love song for an alcoholic, from an alcoholic
I am unfamiliar when the clouds come
across your eyes, and still, you have no mother.
she is buried somewhere, same as my father:
different knives, and still, the same bed.
you suckle from days-old bottles like
honey can birth itself, like nectar is not hard-
earned, like a body could sacrifice
without giving something in return.
I, too, reach the end and wonder where
I offer the palms of my hands, take bites
from my arms in communion, pray I will
find another way to fill my belly. you ask how
to keep your eyes open while being gutted.
I tell you the fable of stitches as I, a myth,
bleed out onto the kitchen floor somewhere
back in the dust of 2010.
you ask with your mother’s teeth, through
your father’s mouth. I cannot find the words
to say that you were the one who taught me.
we fashion our fingers into fishhooks,
I become my mother’s cheeks and my father’s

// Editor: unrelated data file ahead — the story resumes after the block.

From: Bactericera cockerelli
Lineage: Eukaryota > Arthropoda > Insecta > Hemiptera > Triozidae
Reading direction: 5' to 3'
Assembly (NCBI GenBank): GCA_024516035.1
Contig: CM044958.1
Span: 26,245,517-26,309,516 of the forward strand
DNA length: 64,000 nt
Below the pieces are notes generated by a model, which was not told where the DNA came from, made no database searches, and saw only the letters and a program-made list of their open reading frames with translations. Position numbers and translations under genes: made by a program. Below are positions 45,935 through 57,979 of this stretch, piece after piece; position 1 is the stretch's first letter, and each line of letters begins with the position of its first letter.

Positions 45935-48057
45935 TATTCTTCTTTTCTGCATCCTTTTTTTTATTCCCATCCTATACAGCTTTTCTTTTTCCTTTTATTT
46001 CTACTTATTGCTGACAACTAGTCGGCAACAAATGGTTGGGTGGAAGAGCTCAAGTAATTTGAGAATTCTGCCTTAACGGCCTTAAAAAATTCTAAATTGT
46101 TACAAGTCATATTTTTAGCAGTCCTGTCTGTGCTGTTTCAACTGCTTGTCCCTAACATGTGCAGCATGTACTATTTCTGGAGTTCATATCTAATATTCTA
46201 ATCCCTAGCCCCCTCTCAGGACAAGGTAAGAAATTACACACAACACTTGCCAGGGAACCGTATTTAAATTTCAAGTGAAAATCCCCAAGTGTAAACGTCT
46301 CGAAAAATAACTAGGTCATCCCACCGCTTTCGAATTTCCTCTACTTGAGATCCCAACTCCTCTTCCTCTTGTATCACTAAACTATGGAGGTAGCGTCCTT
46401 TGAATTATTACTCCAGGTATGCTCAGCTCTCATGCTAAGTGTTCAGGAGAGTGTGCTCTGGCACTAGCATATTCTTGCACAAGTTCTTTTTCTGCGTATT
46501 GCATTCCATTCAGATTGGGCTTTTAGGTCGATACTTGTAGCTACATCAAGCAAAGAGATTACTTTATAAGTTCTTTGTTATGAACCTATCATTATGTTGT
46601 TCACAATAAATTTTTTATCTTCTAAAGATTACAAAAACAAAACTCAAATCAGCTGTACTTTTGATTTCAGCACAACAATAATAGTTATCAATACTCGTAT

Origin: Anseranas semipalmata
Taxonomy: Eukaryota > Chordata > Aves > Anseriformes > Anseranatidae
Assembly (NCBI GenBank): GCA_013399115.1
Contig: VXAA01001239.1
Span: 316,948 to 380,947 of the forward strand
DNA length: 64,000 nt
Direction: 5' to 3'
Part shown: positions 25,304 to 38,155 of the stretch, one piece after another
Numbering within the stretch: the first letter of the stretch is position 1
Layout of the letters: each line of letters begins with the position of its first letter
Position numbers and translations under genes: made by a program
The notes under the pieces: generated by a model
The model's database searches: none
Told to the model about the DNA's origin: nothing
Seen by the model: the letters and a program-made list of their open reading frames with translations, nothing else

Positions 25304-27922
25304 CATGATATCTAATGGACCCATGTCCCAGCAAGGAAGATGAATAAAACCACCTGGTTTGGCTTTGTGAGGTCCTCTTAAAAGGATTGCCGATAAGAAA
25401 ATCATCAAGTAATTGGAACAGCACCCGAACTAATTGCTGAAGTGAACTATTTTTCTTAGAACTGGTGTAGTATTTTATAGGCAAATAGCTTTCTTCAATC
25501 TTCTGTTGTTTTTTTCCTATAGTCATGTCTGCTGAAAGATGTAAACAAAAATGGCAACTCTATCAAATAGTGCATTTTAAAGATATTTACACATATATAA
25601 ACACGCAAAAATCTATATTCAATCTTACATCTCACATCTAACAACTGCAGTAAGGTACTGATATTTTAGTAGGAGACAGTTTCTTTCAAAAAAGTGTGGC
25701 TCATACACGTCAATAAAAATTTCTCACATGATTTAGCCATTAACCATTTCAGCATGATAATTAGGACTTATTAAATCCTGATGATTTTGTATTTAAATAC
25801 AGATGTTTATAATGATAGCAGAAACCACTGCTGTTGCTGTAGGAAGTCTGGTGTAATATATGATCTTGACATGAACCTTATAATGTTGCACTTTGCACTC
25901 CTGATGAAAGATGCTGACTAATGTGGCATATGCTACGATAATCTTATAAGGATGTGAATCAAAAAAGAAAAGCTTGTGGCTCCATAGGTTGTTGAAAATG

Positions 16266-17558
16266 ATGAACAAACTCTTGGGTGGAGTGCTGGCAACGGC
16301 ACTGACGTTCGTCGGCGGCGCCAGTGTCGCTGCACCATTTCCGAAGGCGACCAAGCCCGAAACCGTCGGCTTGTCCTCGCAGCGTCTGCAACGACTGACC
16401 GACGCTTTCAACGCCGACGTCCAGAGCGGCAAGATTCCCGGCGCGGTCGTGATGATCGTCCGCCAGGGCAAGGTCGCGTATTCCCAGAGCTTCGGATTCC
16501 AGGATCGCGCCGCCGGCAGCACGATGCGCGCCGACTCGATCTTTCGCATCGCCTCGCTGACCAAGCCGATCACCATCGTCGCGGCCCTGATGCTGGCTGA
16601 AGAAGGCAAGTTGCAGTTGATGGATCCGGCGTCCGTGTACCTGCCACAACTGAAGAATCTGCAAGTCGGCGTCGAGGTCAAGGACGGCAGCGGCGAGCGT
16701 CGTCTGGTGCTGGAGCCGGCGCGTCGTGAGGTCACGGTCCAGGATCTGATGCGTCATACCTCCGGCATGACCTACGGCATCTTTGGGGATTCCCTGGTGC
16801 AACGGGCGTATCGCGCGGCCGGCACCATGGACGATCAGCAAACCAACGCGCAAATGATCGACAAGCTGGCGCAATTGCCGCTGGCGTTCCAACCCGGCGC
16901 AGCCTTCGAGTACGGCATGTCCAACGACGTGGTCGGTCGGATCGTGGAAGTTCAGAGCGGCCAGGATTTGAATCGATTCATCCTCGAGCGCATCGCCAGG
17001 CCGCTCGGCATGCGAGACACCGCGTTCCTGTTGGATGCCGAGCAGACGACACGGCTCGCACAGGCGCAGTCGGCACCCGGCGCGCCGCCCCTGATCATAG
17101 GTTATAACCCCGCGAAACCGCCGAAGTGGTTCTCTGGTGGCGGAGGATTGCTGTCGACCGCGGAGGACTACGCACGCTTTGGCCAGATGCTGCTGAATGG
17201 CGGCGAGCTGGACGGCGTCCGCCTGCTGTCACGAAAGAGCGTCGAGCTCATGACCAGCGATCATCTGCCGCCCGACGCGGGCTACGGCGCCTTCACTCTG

we become tiny sliver moons that find
their first meal inside of one another. you sleep
outside and hope to be raked up. I crawl backward
into your skull and cannot sleep for weeks.
It looks so much like my own,
sourness and god wrap their bodies around
one another until we cannot tell the difference.
I spill the honey on the carpet, you tell me
to look away, as if I cannot recognize the sound
of desperate teeth and tongue clawing
at what is not yet soaked up. I hold your head
and call you by my father’s sickness,
by the name we share: we bring
the knives into bed and teach them
how impossible it is to sleep still
when they are tugging at the pieces of us
that have already been opened. blood recognizes
blood. thirst is the god of glass.
we make ourselves a home of bottles
and call the graveyard a cathedral.
I am love and all its hatred when we are
empty tin at the edge of the bed.
I am both my mother and my father:
the pleading to stop and the promise
that he never begun. and so in this bed,
we are four: that dichotomy of we.
we both are, breathing, knotting in what in
me loves what in you, and what in me
is flood, come to hold onto you.
and if we are the bottom of the bottle
we were born into, we will always
reach it. if we are the bed of our
parents, we will always be undone.
By Emma Bleker
Emma Bleker is a 21 year old writer working for her English degree in Virginia. She has previously been published in Persephone’s Daughters, Cahoodaloodaling, Yellow Chair Review, Thought Catalog, Rising Phoenix Review, and Skylark Review, among others. She probably wants to be your friend.